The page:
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summary

Posted 12-30-2010 at 01:48 PM by imalith

Before our break my students were working on identifying and understanding cause and effect elements in their reading. They really struggled with events. Then I realized that I had not yet taught summary. Normally, I teach summary at the beginning of the year as a seperate unit, but this year I intentionally planned to teach it later. Now I realize my mistake.

So, I busted out my summary folder and after looking at our new statewide assessment examples, I knew I had to make some major revisions to my assessments. My original rubric and instruction really centered on the topic sentence and writing short answer responses only. Our statewide assessment tests the kids on this skill in two ways.

The assessment example shows a graphic organizer that may show the topic sentence in a box with 3 smaller boxes below for the events. The model shown indicated that one of the boxes for detail may be blank and the kids fill it in. I need to create some of these organizers with a variety of boxes left incomplete. Sometimes the first event, sometimes, middle and maybe leaving out the topic sentence.

The second way this skill may be tested is by having kids write a summary of a passage. This counts as a 2 point short answer response. The anchor papers show that no topic sentence is required, but three events must be main events and contain keywords from the text. Since the topic sentence is not part of the assessment, I'm going to have them start with the events and focus on having strong transitions to make the writing clear.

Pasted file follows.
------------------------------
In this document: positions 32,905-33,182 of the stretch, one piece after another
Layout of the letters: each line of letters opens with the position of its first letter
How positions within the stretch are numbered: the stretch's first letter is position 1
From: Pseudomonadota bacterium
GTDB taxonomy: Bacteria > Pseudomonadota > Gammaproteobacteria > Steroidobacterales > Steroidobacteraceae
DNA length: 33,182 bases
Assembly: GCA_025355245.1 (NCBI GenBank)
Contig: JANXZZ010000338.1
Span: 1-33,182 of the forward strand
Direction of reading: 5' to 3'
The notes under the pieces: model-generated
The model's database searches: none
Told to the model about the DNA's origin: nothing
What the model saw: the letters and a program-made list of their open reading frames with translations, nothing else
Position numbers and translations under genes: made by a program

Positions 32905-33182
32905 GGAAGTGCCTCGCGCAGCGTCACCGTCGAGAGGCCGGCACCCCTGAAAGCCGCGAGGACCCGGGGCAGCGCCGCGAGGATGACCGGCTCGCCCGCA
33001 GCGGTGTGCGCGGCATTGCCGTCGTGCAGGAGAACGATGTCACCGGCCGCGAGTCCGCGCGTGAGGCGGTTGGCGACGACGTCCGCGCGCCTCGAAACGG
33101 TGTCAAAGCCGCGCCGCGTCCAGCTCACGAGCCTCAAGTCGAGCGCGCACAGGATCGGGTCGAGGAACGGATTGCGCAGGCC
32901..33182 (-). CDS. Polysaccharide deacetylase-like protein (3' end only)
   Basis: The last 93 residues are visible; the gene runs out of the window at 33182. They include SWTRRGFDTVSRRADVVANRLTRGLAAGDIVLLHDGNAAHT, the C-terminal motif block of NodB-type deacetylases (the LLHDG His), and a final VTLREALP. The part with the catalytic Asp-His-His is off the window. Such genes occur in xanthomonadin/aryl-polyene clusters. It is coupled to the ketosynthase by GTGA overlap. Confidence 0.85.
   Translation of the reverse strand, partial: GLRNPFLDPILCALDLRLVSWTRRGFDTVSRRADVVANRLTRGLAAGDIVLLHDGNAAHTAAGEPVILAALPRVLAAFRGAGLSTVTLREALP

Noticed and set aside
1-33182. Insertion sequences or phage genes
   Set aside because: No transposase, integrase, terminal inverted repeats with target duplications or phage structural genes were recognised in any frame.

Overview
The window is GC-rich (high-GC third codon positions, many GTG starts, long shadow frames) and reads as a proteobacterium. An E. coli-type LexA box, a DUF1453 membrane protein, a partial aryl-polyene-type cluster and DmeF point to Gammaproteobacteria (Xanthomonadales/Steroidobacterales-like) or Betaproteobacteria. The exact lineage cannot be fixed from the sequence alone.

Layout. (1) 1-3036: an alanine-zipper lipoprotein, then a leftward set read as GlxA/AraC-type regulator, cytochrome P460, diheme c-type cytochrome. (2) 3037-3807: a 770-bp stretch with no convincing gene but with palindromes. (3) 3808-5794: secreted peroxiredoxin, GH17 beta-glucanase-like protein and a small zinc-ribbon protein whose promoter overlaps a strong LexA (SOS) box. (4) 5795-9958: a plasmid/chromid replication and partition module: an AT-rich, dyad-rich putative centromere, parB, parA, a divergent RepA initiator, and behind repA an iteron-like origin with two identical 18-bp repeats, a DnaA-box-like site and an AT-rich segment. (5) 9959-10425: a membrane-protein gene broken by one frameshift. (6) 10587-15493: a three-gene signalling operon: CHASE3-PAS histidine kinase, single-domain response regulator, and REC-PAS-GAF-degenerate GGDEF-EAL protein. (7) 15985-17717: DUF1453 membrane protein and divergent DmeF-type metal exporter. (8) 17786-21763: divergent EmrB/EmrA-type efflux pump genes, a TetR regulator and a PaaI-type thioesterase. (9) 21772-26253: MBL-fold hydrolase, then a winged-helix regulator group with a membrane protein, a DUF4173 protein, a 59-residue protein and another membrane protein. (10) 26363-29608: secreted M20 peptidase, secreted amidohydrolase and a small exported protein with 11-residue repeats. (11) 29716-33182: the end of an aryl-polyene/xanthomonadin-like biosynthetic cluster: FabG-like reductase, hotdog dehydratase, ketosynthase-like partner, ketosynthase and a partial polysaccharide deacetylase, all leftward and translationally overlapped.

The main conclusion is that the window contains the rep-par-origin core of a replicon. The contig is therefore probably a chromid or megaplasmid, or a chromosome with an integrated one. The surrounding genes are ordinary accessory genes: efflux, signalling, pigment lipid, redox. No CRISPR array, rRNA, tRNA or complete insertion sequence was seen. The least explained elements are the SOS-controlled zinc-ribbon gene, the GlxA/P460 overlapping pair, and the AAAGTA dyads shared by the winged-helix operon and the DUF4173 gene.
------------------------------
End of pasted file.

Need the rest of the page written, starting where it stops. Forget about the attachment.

After I've completed summary for literary passages, I'm going to start with nonfiction. This will tie in well with our research report writing that is coming up in about a month. I really noticed that my students this year are really struggling with notetaking. This indicates to me that they may be struggling with comprehending and breaking apart information. I would suspect that summary will benefit in this area.

I tweaked my instructional sequence to include the graphic organizer. So my plan is:

1. Define summary.
2. Show the students the expectations, including the rubric.
3. Teach how to find the main idea and write a topic sentence.
3. Start with the graphic organizer. Use a variety of ways to assess with different parts that are blank. (woo-hoo, this will be easy to grade). I need to focus on using keywords in their events and making sure they find main events, not some random part of the story.
4. Use the graphic organizers to write short answer responses.
5. Have students independently write complete short answer summaries.

On another note, I've been reading student papers about their most memorable grade. It was a good prompt that really motivated kids to write. As varied as my students are, their essays reflected that, too. The focus of the assignment was layered detail. Some were wonderful, but I noticed two problems. First, as always, many are still listing details rather than layering their details. Reteach! I'll print off examples and show them again the difference between a layered detail and a list.

The other problem was anecdotes that got off track. Memorable grade, reason: met best friend in that grade, then the anecdote turned into a story about something that happened at home, but not school. Just a little out of focus. Sigh! I did not address that prior to the assignment. Reteach! I'll do the same reteach by showing examples of staying on track vs. going a little away from the topic.
Posted in Teaching Related , Reading , Writing
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